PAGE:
Transition Plan to Keep One, Sell One

How Platinum assisted a family’s generational transition of two businesses


The founder and owner of two family businesses experienced a series of events that signaled the need to move away from full-time work. An attempt to sell an Internet content business to a private equity group failed at the eleventh hour. The other business, a large-format graphics printer, was growing profitably. Health challenges for the owner’s wife accelerated timing for transition planning. Three children were not involved in the businesses, yet had strong interests in how transition plans would impact the next generation’s needs. Platinum Group was invited through business colleague relationships to provide transition-planning help..


  • The owner was not ready to totally step away from these growing businesses, but needed time to care for his wife and a daughter with special needs.
  • One business had a proven leader with long-term potential, and the other had a relatively new leadership team in a fast-changing technology driven market.
  • Growing interests in community service and travel were not feasible given business leadership demands.


Platinum provided an information-gathering process that included, family, financial and business advisors. All family members and owners were interviewed to gain independent perspectives of the business and their vision for the future, both business and personal interests. Work completed or in process for estate, financial, tax and trust matters was summarized and reviewed. A family council meeting was subsequently held with all family members, including spouses, to share their opinions on the two businesses and personal intentions. The family meeting identified agreement on retirement rewards for the founders, providing care for the special-needs daughter, independent careers for all the children and spouses, and succession planning needed for both companies.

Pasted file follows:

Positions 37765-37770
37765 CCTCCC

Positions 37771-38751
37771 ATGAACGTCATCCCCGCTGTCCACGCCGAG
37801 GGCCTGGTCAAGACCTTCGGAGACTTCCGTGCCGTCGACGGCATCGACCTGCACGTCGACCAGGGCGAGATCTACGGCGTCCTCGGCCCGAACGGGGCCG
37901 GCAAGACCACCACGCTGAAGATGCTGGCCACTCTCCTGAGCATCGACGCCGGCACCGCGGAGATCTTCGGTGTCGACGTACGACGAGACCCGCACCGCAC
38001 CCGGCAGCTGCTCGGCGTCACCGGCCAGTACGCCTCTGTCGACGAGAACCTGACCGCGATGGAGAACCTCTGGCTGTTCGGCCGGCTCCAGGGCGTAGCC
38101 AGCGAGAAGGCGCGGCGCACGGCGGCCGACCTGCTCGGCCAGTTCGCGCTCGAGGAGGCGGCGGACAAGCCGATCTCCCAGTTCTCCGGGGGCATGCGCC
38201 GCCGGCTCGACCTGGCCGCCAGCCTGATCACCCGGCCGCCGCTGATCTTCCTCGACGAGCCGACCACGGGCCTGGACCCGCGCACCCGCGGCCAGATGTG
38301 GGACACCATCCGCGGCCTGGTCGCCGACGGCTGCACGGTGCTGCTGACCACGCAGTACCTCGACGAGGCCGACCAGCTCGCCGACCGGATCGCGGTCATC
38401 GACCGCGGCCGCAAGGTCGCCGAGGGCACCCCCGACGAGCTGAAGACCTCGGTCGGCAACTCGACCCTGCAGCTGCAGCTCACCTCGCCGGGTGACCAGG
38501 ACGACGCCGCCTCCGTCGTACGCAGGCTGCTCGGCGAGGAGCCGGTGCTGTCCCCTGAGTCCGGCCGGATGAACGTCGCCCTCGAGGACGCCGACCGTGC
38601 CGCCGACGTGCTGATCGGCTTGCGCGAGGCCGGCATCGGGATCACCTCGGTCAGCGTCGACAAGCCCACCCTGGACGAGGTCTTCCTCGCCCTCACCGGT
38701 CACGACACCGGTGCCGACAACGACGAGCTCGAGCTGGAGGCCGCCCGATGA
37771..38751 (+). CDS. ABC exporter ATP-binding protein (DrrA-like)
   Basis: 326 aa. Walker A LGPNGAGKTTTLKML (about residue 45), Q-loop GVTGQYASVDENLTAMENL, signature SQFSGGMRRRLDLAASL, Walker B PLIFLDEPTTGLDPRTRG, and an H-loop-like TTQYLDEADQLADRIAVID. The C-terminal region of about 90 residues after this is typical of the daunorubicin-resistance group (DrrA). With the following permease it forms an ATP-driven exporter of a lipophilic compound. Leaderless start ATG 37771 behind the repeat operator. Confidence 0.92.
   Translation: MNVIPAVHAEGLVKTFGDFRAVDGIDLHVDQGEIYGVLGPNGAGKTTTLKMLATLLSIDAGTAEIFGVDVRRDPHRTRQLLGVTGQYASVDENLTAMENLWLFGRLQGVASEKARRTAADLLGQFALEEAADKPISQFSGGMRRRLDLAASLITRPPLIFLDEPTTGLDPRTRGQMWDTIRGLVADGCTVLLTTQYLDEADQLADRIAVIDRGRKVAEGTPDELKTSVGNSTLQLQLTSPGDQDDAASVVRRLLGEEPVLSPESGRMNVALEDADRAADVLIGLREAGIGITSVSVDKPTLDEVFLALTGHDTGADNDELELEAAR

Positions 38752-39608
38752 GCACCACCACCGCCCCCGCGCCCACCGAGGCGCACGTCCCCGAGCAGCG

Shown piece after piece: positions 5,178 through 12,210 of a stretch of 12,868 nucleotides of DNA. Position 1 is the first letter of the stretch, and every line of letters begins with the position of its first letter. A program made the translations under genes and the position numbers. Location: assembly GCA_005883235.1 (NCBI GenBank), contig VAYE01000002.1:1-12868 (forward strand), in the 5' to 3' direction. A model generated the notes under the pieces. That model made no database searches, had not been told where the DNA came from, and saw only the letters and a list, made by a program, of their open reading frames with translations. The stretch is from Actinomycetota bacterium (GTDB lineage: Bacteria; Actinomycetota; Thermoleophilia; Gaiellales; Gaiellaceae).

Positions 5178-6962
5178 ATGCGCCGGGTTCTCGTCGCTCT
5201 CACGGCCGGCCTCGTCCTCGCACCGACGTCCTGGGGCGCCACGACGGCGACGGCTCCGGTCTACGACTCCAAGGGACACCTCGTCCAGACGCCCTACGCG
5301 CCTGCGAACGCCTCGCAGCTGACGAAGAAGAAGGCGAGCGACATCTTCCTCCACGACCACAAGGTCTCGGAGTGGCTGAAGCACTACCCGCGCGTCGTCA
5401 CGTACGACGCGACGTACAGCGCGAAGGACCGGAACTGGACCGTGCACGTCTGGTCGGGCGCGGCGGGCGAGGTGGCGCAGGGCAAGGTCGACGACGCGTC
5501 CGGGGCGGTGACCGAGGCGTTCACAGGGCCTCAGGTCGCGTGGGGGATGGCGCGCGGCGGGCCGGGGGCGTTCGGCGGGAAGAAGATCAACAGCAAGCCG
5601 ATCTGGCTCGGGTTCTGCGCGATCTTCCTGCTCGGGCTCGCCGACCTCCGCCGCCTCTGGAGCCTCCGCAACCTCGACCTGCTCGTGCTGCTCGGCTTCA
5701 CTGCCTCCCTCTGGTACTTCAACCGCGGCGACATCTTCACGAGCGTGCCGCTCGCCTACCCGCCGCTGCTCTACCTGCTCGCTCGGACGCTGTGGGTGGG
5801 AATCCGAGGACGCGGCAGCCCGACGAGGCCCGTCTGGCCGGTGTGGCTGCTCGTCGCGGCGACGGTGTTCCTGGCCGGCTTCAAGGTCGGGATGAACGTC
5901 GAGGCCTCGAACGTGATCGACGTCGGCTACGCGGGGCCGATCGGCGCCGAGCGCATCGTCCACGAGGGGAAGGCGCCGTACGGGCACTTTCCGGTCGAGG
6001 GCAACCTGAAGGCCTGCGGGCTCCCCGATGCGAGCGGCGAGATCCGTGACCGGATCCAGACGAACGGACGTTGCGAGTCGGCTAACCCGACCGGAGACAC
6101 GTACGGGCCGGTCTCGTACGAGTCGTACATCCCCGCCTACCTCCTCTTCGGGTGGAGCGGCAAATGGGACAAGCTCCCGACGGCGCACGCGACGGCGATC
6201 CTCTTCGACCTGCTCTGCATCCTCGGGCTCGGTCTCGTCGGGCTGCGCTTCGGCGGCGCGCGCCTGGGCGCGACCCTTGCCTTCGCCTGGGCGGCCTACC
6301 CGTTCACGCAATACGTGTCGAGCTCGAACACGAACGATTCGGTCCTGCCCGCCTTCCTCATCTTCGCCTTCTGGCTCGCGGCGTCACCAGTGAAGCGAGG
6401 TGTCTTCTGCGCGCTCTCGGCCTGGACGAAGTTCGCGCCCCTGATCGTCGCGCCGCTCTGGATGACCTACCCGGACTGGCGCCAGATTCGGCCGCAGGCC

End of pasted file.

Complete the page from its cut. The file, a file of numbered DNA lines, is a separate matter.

This clarity triggered a succession plan with the transfer of ownership control by purchase and gifting to an effective leader of the profitably growing graphics business. The founders retained ownership of the Internet content business and continued with an internal leadership team, advised one day a week by the founder. Both sons were invited to serve on this company’s board of directors for continuity and more open communication with the family, but not involving any operational roles in the business. A year later, a life trust for the special-needs daughter was established with caregiving authority to parents, brothers and spouses. The founder and his wife are now more active in community and social entrepreneur projects through their church, and traveling. Both businesses are growing profitably with minimal involvement of the founders.



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